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Træsdal, T. (2017). Sarah Nettleton, The metapsychology of Christopher Bollas, an introduction. Scand. Psychoanal. Rev., 40(1):74-75.

(2017). Scandinavian Psychoanalytic Review, 40(1):74-75

Sarah Nettleton, The metapsychology of Christopher Bollas, an introduction

Tove Træsdal

The British psychoanalyst Sarah Nettleton approaches her presentation of Christopher Bollas’s metapsychology from the vantage point of someone who knows his work exceptionally well. Bollas used to be her supervisor for a couple of years during her training, she has edited several of his books, and she teaches seminars on his work extensively in Britain, and also in Norway, Israel, France, the USA and Turkey.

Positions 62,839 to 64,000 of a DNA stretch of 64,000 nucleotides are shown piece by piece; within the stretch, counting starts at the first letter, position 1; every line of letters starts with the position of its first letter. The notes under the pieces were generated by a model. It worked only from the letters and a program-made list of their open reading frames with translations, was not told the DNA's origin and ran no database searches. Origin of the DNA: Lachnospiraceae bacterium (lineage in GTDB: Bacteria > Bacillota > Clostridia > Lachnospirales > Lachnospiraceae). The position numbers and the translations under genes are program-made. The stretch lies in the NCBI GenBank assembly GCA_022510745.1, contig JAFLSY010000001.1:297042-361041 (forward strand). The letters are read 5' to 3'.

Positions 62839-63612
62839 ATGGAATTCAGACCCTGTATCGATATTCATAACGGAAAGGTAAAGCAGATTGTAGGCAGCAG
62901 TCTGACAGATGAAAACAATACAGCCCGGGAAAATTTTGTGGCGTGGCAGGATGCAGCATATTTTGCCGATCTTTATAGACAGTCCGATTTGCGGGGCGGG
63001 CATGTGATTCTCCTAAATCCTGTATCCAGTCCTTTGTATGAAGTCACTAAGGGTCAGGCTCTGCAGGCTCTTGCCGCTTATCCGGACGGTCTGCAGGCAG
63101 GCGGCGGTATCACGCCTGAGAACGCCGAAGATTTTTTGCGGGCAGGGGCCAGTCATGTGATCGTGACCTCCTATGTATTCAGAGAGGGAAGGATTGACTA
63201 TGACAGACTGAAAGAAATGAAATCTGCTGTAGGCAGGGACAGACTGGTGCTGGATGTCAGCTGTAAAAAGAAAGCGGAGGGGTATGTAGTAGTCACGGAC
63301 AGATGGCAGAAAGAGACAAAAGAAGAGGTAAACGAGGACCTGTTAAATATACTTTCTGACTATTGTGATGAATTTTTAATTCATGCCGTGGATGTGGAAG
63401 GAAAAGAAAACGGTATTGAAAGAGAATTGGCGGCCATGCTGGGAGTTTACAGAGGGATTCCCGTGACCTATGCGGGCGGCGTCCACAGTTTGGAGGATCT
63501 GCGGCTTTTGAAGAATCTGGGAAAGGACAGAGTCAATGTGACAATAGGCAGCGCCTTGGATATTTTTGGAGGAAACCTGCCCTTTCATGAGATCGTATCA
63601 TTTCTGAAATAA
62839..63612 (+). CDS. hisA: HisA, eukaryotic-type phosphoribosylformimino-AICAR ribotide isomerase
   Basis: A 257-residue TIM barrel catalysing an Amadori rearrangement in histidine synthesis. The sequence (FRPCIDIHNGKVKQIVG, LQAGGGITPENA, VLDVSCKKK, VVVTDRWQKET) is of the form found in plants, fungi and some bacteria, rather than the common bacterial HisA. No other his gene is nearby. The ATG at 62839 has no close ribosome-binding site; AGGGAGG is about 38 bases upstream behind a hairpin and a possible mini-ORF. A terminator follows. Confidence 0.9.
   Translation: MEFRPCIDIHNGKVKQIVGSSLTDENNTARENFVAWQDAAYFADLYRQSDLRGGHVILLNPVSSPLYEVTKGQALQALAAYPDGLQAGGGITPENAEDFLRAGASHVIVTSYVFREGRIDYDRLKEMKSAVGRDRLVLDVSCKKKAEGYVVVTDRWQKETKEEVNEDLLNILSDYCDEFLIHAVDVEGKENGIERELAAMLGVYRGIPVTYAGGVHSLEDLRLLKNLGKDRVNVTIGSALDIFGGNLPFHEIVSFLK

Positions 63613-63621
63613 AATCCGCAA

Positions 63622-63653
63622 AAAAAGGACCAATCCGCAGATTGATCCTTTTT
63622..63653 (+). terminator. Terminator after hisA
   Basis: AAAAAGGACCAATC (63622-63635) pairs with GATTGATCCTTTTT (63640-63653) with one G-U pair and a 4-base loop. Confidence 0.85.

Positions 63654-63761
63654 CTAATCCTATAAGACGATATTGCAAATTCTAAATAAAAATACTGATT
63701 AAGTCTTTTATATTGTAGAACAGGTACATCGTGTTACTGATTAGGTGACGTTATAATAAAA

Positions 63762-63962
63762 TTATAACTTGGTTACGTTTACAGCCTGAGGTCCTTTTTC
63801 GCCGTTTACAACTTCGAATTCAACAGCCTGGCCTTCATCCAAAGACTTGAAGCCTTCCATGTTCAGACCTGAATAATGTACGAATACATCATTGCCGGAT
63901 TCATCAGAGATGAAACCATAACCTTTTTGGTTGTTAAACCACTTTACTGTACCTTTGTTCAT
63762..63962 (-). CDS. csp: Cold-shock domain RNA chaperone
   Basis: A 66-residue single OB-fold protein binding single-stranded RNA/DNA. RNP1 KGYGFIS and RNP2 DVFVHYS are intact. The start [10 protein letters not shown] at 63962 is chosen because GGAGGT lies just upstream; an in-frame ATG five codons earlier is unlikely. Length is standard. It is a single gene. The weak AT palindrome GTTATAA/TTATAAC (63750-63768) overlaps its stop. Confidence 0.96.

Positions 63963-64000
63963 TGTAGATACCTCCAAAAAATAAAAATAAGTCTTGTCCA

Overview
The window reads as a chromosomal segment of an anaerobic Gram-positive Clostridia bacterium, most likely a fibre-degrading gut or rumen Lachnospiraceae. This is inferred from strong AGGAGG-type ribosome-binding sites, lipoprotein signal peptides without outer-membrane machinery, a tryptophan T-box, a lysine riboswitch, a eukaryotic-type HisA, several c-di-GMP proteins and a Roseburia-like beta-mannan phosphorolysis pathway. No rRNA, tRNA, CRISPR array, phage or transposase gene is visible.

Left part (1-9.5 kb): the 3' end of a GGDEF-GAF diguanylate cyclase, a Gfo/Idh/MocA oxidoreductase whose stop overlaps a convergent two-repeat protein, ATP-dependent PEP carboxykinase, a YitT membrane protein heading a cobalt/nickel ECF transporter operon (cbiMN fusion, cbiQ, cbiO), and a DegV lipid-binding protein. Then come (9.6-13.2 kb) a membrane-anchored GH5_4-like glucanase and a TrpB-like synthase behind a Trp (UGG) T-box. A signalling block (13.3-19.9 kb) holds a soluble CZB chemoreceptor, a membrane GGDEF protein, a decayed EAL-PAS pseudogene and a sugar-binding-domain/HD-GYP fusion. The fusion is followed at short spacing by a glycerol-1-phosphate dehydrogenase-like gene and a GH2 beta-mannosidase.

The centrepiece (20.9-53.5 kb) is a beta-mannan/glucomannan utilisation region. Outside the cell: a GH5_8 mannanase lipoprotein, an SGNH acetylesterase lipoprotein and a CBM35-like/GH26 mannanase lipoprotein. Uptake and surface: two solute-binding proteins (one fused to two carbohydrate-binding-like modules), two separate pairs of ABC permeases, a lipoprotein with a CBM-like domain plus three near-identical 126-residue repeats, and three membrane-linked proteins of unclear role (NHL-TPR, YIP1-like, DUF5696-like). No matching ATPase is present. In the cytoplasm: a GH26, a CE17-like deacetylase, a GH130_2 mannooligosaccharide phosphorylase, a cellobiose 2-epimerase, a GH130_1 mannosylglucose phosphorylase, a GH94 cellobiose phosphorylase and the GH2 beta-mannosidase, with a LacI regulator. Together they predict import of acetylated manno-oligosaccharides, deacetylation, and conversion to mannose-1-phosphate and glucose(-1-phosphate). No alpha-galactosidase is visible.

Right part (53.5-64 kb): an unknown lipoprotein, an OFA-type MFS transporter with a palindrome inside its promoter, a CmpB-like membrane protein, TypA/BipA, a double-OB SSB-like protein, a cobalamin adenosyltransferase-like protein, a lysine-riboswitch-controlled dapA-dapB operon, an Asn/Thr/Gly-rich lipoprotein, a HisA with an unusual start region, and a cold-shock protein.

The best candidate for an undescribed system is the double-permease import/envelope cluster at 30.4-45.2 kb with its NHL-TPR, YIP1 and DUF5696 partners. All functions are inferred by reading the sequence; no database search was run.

Christopher Bollas is one of most prolific psychoanalytic writers of our time. In the foreword to Nettleton’s book, Vincenzo Bonaminio characterizes Bollas’s thinking as at the same time very complex, and transparent and clear. Bollas’s way of approaching the complexity of the human psyche resembles that of Freud in several respects: Both develop their thinking in the form of work in progress, revising theories whenever new knowledge requires that ideas are rethought. They both cover a great many topics, including reflections on societal and artistic themes. They are different in some important ways, though: Freud was unwilling to appreciate contributions that were not his own or in accordance with his own ideas, whereas Bollas anchors his thinking in the contributions of predecessors in the psychoanalytic field, advocating absence of dogmatism, upholding the value of pluralism. Born in the USA, where among other influences were studies in history and a PhD in English literature, he moved to London in the early 1970s to train as a psychoanalyst. Most of the sources of inspiration for his own psychoanalytic thinking are European.

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